What are the main types of compensation?
There are four primary types of direct compensation:
There is also indirect compensation, which includes retirement benefits, health insurance and paid time off. Factoring direct and indirect compensation together helps determine total compensation – the total amount of remuneration a company pays to its employees. [Read related article: What Are Fringe Benefits, and Should You Offer Them?]
In addition to employees' salaries, hourly pay, bonuses and commissions, total compensation includes the value of any benefits they receive. Indeed lists these as some of the most common attributes within the total compensation spectrum:
- Paid time off (vacation days, sick days and holidays)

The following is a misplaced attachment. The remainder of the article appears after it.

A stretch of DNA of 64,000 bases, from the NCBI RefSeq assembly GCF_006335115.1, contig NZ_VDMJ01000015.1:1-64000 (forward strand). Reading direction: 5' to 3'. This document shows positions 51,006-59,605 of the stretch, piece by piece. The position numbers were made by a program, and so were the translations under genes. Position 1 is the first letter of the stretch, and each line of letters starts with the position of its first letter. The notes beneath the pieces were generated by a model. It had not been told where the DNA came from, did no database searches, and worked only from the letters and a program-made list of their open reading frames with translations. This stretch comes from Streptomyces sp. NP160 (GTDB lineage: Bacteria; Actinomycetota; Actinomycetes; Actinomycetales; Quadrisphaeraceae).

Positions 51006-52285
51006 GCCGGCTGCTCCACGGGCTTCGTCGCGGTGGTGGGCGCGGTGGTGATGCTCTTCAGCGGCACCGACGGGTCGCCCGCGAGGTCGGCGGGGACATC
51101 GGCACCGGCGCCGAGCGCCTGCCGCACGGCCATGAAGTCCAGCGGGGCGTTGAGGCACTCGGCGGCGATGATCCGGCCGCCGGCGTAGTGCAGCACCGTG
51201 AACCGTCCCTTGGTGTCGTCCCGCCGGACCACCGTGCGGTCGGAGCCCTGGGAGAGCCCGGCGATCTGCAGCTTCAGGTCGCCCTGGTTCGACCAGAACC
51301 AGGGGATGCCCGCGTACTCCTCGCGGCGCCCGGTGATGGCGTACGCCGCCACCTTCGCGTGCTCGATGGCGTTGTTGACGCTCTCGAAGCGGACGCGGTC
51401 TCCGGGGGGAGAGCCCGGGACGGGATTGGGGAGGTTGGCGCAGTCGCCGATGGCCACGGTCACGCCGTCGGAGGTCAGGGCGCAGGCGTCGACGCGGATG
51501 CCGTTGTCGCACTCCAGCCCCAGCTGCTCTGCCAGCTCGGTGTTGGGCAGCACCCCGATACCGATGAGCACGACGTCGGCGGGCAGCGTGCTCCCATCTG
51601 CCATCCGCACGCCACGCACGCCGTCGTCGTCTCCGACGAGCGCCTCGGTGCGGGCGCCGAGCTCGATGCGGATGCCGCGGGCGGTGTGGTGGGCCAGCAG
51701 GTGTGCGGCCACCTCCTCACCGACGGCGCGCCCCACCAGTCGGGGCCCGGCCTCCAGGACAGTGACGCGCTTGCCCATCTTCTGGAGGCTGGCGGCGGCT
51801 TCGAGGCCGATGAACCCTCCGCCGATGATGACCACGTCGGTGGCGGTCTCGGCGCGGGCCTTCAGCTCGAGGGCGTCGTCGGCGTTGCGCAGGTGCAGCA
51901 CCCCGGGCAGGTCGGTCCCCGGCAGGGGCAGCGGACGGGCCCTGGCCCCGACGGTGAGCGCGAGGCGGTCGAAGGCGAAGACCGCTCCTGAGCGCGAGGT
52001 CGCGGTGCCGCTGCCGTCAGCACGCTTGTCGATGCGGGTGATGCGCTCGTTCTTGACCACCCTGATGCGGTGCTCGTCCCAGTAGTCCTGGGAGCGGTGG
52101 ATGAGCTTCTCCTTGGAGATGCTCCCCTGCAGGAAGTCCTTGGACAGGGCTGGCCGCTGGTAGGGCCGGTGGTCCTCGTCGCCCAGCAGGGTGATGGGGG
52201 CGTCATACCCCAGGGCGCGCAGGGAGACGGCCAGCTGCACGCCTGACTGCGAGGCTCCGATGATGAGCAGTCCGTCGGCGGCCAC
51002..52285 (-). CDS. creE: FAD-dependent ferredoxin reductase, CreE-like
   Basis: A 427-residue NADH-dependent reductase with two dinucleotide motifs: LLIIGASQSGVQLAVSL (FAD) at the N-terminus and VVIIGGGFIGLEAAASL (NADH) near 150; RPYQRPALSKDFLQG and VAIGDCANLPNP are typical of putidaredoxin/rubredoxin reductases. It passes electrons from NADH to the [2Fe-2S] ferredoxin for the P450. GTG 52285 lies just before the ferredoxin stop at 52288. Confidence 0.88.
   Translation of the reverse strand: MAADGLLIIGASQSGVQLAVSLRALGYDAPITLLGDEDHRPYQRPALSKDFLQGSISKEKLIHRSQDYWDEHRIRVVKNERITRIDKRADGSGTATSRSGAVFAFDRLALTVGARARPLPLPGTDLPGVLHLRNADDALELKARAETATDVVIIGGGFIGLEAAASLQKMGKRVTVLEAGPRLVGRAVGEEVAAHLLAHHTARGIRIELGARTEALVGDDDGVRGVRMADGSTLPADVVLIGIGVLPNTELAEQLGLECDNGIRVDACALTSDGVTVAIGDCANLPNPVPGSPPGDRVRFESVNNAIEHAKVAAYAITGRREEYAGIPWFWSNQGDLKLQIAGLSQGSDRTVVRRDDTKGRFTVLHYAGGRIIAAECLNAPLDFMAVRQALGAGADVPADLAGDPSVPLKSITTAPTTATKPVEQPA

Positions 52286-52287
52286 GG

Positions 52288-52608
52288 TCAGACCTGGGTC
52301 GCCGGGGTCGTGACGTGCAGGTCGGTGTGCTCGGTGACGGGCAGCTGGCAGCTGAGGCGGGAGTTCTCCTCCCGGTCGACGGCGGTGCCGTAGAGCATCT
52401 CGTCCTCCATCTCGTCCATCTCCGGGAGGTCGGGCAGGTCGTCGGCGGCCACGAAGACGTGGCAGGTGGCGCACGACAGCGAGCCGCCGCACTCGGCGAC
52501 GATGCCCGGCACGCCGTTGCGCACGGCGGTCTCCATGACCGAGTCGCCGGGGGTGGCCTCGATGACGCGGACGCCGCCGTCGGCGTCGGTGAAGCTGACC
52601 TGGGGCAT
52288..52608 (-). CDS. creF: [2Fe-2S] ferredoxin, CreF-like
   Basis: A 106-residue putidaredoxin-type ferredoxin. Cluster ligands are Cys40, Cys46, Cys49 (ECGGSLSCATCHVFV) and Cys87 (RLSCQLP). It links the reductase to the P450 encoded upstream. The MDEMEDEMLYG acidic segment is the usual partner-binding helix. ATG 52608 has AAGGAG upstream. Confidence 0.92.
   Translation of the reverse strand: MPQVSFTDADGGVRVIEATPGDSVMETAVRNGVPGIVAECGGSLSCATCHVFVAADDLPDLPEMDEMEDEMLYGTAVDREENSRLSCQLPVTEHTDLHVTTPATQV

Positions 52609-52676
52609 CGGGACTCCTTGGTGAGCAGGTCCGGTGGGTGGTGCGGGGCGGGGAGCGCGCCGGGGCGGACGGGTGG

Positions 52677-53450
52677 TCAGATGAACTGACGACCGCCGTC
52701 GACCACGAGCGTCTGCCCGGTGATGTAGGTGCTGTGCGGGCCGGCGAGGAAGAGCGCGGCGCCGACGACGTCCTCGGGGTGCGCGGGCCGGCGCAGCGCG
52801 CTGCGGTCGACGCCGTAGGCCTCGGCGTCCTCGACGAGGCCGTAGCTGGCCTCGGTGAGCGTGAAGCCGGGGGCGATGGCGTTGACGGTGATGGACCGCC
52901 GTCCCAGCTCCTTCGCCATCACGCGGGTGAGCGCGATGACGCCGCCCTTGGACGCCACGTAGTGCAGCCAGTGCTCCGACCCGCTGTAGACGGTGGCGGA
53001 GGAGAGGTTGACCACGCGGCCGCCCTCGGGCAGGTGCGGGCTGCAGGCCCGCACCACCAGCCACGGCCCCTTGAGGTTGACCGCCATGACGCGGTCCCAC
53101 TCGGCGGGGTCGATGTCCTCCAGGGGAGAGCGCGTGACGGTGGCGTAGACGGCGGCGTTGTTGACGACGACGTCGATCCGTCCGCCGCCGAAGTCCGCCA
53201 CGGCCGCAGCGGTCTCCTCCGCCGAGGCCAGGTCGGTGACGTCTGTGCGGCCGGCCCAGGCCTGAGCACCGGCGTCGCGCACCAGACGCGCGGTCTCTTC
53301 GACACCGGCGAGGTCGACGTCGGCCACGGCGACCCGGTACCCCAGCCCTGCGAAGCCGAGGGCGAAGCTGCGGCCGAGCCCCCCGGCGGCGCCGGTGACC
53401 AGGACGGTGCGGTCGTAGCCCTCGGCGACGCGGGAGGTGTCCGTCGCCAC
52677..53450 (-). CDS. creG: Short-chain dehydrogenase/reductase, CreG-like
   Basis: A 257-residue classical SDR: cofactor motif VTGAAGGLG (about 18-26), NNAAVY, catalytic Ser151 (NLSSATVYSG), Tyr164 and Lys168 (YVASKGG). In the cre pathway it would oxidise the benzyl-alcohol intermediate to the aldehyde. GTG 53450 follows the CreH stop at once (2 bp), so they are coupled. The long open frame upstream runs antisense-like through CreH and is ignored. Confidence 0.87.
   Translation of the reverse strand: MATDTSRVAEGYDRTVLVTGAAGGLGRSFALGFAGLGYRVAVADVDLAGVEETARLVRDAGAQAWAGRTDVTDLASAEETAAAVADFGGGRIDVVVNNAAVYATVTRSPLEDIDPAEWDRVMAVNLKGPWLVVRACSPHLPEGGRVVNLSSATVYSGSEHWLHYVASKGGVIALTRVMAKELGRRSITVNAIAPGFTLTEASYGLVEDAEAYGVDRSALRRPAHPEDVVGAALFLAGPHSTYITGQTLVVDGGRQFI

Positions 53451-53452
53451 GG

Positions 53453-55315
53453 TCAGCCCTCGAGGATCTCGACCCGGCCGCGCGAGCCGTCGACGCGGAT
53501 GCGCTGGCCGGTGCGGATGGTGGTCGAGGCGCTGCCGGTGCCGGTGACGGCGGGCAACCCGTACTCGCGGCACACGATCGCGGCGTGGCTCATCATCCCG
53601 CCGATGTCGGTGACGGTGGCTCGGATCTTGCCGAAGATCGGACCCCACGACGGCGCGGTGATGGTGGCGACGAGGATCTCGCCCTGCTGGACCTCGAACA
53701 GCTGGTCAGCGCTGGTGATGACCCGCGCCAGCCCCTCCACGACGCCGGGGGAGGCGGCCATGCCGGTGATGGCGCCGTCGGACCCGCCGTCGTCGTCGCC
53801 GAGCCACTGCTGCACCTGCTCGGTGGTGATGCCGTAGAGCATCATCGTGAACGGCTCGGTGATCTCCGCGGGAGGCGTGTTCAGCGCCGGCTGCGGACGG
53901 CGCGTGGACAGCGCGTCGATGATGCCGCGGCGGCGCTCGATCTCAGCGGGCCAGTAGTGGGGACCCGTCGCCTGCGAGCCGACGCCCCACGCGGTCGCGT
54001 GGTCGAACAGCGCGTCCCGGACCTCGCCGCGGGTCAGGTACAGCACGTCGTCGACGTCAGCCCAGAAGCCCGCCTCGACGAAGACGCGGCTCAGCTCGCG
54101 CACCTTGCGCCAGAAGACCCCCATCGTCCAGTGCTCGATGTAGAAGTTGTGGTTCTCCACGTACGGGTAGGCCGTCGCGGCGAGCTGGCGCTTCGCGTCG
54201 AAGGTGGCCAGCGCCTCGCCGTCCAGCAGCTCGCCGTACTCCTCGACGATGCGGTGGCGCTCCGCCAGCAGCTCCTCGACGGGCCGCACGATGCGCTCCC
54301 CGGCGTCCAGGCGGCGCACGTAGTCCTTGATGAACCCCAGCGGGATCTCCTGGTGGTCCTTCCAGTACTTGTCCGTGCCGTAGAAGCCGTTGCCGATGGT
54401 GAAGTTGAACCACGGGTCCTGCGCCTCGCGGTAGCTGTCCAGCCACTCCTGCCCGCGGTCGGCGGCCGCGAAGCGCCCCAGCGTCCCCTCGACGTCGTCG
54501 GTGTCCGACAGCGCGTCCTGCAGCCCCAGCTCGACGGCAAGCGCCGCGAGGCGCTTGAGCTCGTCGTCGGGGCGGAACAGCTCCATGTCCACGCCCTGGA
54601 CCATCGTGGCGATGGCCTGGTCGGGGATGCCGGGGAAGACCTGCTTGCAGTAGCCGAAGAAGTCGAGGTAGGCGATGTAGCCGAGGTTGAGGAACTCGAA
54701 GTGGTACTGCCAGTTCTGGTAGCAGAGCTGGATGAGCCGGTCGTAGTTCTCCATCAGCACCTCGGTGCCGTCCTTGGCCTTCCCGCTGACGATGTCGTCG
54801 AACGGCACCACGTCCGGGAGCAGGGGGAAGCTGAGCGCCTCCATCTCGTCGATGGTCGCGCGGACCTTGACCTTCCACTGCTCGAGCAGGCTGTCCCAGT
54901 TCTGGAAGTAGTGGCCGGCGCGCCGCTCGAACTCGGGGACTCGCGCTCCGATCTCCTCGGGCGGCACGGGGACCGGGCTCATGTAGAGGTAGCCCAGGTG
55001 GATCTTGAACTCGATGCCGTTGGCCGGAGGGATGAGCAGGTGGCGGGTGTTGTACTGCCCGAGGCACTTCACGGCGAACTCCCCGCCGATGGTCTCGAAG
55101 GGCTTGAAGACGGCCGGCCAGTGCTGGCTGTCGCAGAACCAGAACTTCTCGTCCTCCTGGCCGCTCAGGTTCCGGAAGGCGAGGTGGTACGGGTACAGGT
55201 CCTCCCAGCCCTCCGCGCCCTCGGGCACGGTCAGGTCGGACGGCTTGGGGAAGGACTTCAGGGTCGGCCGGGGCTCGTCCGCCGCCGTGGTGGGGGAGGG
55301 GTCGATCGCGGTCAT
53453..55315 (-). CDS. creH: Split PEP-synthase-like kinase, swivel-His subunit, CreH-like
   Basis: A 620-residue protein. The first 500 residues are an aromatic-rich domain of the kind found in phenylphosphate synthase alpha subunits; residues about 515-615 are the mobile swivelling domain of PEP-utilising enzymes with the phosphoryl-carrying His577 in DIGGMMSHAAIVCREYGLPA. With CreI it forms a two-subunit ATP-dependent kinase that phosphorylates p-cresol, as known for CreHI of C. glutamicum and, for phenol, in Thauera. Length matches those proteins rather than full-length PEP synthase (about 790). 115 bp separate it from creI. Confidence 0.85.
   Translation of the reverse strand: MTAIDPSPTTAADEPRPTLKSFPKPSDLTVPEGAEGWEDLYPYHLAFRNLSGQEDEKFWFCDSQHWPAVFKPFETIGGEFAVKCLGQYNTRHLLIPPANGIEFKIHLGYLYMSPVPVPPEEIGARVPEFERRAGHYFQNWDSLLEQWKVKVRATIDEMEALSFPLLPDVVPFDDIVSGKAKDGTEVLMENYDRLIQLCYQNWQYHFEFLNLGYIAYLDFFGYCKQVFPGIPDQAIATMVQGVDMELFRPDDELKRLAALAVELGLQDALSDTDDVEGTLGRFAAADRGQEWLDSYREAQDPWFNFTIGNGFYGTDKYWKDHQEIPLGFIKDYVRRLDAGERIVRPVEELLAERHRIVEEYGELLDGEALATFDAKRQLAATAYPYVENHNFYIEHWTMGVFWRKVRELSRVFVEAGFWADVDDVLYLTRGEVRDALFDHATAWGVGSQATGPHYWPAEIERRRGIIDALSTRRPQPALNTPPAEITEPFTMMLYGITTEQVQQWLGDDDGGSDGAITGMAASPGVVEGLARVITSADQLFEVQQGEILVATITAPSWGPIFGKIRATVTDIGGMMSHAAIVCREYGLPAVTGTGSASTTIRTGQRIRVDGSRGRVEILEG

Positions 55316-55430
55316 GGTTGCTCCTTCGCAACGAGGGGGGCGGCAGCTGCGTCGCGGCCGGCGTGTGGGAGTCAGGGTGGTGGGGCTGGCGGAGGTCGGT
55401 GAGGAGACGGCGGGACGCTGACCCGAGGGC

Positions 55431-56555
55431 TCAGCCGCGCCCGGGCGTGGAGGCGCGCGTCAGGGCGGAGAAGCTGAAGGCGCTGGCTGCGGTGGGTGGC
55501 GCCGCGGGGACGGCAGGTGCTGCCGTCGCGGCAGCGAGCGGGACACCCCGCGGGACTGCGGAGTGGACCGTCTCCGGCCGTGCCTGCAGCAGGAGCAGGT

- Profit-sharing distributions
- Insurance (medical, dental, disability and life)
- Tuition assistance
- Child care assistance
- Retirement plans
- Employee assistance programs
- Gym memberships
- Relocation expenses
- Learning and development offerings
- Career-advancement opportunities
- Stock options
- Other non-cash benefits
While these aren't all of the options that can be included in a compensation package, you will likely need to offer at least some of the above perks to keep employees engaged and to remain competitive within your industry.
According to a recent study from Jobvite, the most-wanted employee benefits include flextime and remote work opportunities, corporate recreation centers and gym memberships, free food or catered meals, mentoring and development programs, and casual dress codes. A 2016 Glassdoor report also found that 57% of the surveyed job seekers considered benefits and perks a top priority in their decision of where to work.